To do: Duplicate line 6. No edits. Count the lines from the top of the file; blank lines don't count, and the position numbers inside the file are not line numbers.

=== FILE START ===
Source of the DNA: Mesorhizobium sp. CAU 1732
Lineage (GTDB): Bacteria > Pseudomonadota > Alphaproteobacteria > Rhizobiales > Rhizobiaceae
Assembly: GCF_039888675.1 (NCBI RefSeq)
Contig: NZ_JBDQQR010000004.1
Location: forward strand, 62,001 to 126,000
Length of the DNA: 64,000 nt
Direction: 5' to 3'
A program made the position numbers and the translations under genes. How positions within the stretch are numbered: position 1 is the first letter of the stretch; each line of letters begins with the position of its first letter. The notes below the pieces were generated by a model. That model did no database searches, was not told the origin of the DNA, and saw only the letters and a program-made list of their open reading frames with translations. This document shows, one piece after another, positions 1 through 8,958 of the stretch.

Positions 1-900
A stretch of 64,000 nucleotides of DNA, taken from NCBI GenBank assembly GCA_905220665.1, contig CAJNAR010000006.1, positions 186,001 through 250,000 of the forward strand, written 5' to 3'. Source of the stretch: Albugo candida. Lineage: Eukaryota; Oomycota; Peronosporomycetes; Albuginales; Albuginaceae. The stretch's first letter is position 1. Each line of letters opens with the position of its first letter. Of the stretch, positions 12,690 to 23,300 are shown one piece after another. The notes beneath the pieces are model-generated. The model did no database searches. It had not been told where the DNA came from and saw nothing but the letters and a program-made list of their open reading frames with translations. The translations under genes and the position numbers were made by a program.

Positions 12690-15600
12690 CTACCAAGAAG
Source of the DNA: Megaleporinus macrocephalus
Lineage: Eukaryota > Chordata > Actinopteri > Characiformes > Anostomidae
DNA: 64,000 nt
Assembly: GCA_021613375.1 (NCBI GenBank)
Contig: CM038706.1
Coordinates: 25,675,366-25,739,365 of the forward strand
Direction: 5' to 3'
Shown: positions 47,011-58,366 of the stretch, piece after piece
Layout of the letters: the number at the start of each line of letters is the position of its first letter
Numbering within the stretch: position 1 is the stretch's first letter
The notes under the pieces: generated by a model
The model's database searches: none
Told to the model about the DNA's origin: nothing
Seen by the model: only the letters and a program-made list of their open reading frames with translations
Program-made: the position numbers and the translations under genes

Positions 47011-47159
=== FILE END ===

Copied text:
Length of the DNA: 64,000 nt